As has been stated above, 0 was invented as a place holder long after counting came about NATURALLY so I remain firmly in the "0 is not" camp and I will continue to tell this to my students (let's hope that this does not upset their first exposure to set theory!).

57. Philip says:

Looking at the stars also shows us the heavens, what we have learned to call space today, and we are looking at a unified concept.
When counting the stars we often ignore this heavenly space, or see it as an infinite nothing when abstraction takes over.

As Einstein pointed out, trying to measure space doesn't work because measured frames of reference are always surrounded by space as well as containing it, so a way of thinking that focuses only on the stars has to limit its own machinations and it has to ignore what might be called the unity that includes the heavens.

Infinity is a relatively recent concept in the west, and yet various groups of people have used it, under other names and for thousands of years, to demonstrate the limited capability of the abstract thinking that focuses on its own things by ignoring reality.

Math’s is an abstract language because its numbers can ignore natural things, and one star, apple or cave can be represented as 1, no matter what this 1 is supposed to be.
However, as with all languages, trying to turn their symbolism back into significance is fraught with problems.

Abstraction disappears into its own orifices, and yet its symbols still seem to represent something. The paradoxes of set theory show this anal search at work, and as fascinating as it might be to arrange meaningless symbols into sets that cannot belong to their own set, all that this actually demonstrates is the limitation of the rules applied.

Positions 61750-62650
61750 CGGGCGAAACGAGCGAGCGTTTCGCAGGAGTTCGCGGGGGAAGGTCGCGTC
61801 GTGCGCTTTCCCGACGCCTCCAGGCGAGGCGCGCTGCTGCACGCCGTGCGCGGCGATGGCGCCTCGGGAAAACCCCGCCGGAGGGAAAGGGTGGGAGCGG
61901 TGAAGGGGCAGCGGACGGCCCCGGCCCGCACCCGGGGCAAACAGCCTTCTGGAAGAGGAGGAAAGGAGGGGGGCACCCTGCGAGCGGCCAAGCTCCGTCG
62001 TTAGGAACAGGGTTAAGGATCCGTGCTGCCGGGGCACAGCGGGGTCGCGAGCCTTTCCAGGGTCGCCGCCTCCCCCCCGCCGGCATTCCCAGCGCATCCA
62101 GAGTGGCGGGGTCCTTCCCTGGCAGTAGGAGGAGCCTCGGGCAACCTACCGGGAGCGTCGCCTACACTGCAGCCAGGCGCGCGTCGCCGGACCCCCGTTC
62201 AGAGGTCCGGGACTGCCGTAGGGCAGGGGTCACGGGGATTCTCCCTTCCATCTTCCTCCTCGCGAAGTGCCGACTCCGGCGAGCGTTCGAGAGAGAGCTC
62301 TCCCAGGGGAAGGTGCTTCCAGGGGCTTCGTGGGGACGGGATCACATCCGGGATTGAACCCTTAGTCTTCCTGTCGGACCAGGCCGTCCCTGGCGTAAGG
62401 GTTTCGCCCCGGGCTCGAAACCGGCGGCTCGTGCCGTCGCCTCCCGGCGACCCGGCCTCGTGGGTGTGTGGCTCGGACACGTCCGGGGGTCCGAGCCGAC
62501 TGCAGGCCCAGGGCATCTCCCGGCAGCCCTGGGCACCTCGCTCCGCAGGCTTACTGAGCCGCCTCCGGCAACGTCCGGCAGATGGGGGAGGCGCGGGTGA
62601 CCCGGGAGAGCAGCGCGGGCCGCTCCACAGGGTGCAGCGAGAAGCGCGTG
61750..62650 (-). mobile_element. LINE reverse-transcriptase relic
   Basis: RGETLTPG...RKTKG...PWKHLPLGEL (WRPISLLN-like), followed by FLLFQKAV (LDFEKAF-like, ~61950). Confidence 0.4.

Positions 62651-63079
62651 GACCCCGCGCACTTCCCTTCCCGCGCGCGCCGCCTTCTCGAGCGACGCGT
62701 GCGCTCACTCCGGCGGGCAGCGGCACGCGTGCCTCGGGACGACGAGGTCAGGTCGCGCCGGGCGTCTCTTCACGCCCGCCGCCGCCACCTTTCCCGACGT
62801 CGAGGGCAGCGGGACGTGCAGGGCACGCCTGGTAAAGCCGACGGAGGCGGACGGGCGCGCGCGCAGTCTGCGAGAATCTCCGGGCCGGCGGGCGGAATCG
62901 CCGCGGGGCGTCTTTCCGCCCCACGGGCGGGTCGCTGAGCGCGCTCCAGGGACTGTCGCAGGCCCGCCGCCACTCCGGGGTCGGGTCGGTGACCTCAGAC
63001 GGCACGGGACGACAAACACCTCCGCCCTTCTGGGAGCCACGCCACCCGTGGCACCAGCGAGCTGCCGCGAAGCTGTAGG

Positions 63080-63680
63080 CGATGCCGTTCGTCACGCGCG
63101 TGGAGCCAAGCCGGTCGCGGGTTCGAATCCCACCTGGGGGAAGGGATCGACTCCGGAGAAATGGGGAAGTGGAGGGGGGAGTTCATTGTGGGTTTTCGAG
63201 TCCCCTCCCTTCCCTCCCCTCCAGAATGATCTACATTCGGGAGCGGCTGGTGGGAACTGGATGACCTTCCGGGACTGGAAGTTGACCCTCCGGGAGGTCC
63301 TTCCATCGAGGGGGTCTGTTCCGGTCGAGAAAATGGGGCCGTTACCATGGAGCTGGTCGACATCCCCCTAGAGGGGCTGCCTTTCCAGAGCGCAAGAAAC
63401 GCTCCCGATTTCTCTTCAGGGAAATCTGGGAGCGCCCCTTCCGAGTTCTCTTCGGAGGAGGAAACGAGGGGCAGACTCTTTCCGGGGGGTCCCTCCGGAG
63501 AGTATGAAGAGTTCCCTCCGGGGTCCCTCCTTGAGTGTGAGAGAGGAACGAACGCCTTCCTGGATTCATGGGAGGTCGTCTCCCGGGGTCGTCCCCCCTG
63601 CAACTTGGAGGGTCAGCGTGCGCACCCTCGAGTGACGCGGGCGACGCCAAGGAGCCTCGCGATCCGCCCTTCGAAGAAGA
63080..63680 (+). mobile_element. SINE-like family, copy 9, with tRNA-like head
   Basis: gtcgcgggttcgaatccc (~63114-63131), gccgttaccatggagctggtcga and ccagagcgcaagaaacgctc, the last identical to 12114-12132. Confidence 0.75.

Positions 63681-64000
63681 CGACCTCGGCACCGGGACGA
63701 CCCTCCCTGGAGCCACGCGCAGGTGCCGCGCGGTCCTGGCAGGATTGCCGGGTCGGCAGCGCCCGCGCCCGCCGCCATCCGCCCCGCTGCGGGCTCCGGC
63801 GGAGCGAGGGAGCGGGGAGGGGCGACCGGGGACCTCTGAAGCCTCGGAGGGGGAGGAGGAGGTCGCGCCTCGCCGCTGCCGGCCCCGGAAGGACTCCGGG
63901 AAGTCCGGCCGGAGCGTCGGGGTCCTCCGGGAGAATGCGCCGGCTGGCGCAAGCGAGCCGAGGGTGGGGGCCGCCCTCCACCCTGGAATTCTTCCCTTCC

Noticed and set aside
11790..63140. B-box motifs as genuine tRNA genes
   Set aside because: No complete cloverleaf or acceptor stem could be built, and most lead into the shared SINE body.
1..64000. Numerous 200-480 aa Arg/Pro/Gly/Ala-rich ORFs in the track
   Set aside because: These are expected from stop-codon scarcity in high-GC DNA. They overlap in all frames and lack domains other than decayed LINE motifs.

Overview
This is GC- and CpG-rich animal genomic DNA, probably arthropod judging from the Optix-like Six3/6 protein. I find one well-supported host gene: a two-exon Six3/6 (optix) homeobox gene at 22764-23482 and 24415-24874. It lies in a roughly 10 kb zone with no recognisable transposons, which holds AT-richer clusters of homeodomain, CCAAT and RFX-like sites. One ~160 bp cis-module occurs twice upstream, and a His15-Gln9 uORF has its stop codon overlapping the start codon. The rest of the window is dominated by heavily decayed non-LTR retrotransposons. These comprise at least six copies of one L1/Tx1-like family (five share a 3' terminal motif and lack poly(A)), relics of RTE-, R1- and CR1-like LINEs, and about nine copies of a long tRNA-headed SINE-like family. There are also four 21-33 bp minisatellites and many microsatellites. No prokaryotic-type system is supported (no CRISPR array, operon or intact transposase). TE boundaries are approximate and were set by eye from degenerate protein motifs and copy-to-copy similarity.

A number of square shapes can become a square and, linguistically, it is of its own set, but I can also accept that a number of circles cannot become a circle and this fact isn't paradoxical if I recall that the heavens always surround the stars, just as they do squares.
But to think this way, I have to accept that unity exists before I turn it into an abstraction, and that the sophistication of infinity, like nothing, or even set theory, is an unnatural offspring of the misunderstood and long ignored, unifying zero.

Nothing is the abstraction of something, it has been taken away from my view of a previous or even memorised reality, but if I look around, then I’ll find that beyond my loss, unity remains constant.

Teaching children that 0, as nothing, isn’t natural, is admirable, but it doesn’t help to tell them only one part of the whole story.
They might grow up to think that the unity of the heavens doesn’t exist.

58. UKPhil says:

wow Phil!

I'm not sure that I really follow this deep philosophical take; hey I'll bet Einstein would vote "not 0" (but Hawking would probably go the other way). I'm way up there voting for the unity of the universe on the other hand. Also let's not forget the real masters of counting - the primes .. 0 has no place in their universe. Yup, I'm sure the Primes would vote "not 0".